Amedeo Modigliani was a real nomad who, during his short life (he died at the age of 36), managed to touch many cities, assimilating their essence and transmitting it in his works. He confessed his desire to paint to his mother in a feverish delirium that changed his life forever, leading him to devote himself entirely to his passion. The roots of his style lie in Italy; the young artist lived in Livorno, his hometown, Rome, Florence and Venice. But Amedeo was in a hurry to live and our beautiful country was not enough for him. Then the artist moved to Paris where he met the love of his life, the one that still makes our romantic hearts melt, Jeanne. This year we celebrate the centenary of his sad and tragic death by imagining what he would have carried in his backpack.
What’s in Modigliani’s backpack?
Let’s start from the most important thing, the canvas. Modigliani used fine 15×20 linen canvases prepared with glue, white lead and zinc chalk, which are easily transportable as they are very light. He sometimes used cardboard as a support and prepared it with a zinc base mixed with natural glue, such as isinglass.
Linen canvas is one of the most valuable and expensive ones, so the artist also used other types of paper to rehearse his works, such as that of the carnet de voyage. His drawings can be divided into three categories: the first have pocket size, then we have medium ones (20X30cm) and, finally the large ones (34X26cm). Modigliani used to draw and paint insinctively, in fact he often ‘tore’ his works directly from the carnets. To date, its production counts about 1300 drawings, almost all performed on ‘poor’ paper (compared to linen), of low weight.
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The carnets that he used contained about 50/100 sheets and came mainly from two ‘paper markets’: that of Montmatre and that of Montparnasse. Not having the possibility to recover an original one, we can imagine that today Modigliani would buy and always carry in his backpack a Kunst & Papier carnet de voyage.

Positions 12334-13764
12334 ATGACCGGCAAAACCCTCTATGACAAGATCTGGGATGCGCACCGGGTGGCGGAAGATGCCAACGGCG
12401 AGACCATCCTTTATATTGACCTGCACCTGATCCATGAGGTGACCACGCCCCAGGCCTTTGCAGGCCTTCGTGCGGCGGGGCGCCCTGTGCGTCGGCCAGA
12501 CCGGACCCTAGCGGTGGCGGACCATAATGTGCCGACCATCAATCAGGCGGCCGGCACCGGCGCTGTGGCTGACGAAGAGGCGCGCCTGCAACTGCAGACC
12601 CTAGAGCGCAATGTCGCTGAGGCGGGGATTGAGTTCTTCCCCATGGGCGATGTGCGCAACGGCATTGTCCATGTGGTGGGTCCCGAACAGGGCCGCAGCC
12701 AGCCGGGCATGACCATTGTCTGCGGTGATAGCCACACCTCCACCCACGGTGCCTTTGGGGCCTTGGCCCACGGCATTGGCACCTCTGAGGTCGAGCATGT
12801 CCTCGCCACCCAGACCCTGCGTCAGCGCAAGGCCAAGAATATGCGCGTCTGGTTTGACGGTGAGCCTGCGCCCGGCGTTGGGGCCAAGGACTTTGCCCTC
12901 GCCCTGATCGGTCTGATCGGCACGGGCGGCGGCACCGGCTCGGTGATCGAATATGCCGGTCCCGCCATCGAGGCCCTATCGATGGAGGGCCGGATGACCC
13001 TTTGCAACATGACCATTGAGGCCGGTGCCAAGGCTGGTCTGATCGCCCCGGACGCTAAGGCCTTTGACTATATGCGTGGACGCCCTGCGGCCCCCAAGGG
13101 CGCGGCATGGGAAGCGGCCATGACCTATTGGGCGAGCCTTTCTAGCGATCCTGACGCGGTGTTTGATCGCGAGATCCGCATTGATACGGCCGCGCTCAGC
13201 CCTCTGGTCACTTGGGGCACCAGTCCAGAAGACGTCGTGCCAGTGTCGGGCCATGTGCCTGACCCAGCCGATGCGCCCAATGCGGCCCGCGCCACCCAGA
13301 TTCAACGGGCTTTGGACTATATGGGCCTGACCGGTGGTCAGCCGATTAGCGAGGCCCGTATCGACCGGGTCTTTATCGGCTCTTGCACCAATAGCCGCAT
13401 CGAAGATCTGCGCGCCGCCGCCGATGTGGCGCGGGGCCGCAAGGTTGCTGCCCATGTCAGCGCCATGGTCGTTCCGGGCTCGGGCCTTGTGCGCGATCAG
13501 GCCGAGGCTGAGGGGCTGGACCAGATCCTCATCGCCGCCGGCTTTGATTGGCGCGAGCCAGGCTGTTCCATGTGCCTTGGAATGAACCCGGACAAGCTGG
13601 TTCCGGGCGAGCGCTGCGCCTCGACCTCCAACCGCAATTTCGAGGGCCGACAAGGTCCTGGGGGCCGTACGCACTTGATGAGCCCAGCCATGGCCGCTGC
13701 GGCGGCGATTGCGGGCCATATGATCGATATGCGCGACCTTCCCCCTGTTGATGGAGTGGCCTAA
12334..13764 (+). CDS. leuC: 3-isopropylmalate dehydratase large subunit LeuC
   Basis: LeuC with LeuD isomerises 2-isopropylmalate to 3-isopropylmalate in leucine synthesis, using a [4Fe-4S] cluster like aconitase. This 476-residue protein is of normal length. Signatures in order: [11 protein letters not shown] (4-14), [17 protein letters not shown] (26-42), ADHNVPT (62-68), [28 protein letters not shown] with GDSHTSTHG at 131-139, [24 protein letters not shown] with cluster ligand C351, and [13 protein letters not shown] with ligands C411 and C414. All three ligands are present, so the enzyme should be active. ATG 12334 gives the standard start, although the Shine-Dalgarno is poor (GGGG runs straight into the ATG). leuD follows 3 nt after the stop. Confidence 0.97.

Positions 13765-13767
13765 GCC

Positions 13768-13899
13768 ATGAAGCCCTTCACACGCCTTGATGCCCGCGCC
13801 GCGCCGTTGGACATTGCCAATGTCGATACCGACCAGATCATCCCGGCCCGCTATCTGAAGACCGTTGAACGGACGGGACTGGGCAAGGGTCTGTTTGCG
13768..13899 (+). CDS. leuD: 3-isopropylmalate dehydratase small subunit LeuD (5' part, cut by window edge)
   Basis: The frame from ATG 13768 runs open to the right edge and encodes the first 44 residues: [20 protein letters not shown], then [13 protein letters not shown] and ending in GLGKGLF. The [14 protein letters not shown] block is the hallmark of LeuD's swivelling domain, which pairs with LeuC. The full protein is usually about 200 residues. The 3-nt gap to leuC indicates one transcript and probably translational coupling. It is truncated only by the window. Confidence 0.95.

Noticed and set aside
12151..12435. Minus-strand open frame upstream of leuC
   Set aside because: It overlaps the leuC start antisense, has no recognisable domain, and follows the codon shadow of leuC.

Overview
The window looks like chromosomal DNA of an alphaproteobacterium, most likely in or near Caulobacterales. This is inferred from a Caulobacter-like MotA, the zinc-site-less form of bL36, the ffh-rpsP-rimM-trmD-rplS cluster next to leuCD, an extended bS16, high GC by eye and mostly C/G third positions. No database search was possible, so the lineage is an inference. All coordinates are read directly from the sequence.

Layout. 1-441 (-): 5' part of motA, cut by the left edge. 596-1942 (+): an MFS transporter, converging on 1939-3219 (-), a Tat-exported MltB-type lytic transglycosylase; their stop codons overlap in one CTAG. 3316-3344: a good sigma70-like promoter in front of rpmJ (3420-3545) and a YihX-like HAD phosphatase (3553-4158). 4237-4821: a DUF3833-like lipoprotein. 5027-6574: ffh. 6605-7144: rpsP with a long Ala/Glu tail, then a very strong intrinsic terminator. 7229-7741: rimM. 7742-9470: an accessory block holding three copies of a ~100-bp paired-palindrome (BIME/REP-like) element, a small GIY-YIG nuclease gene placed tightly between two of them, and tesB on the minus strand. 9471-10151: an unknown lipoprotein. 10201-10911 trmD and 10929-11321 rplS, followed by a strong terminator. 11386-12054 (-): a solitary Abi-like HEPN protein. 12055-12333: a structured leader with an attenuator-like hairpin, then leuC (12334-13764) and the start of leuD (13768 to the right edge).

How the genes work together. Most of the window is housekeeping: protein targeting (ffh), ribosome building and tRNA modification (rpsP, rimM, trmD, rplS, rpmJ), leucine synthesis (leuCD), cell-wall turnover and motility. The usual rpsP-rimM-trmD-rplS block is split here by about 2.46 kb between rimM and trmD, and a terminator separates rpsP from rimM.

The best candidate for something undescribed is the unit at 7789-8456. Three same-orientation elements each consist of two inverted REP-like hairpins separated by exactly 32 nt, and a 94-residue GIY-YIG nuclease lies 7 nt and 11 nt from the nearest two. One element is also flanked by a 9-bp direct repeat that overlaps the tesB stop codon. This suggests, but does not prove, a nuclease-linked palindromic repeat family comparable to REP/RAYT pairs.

How to carry color
Modigliani’s artistic life took place over a short period of time, from 1905 to 1920 and the artist was fond of a defined color palette. His oil palette consisted of: chrome yellow, cadmium yellow, ocher, cinnabar or vermilion, opaque and transparent chrome green, Prussian blue and zinc or lead white. The colors were often diluted with turpentine essence or, in case he wanted to reduce hardening times, linseed oil. Maimeri’s wooden box is an excellent compromise for carrying colors and oils in your backpack.
For his faster works Modigliani diluted and dried quickly the canvas with poor and not very bright colors. Colorful paintings, on the other hand, required a slower preparation. A constant feature of his works are the brown marks that outlined characters, a boundary that imprisoned the subject. The silhouette of the figure was sketched with burnt sienna and applied with the tip of the brush. In this case, Mussini comes to the rescue with his natural Sienna.
And for what concerns brushes, for oil painting the ideal is to use those with bristles of mixed marten and weasel hair, which guarantee a constant and uniform flow. The amazon set for filbert is ideal. The bristles do not shed hair, being held together by strong ferrules, which makes them extremely resistant and flawless.
Drawings on the go
The drawings, as we said before, were very important for Modigliani, and often became real works of art. But what did he use to draw them? The artist drew with simple tools, with mason’s pencils, pencils with a black lead or tinsmith’s pencils. Nowadays, he couldn’t have lived without this Silverline carpenter pencil set.
Finally, let’s not forget that, once torn, the drawings needed to be stored somewhere… One thing we know for sure is that the artist used a blue paper bound folder to collect his works. Today he couldn’t have done without an assorted Iderama drawing folder, perfect for the artist’s backpack on the go.
But what would Modigiani have carried in his backpack if he had been a digital nomad? Surely he would always have brought an iPad with him to use instead of the carnet de voyage. Even if the 7th generation iPads seem a little too advanced for us too, we are sure that using the Procreate app he could have created a million digital works.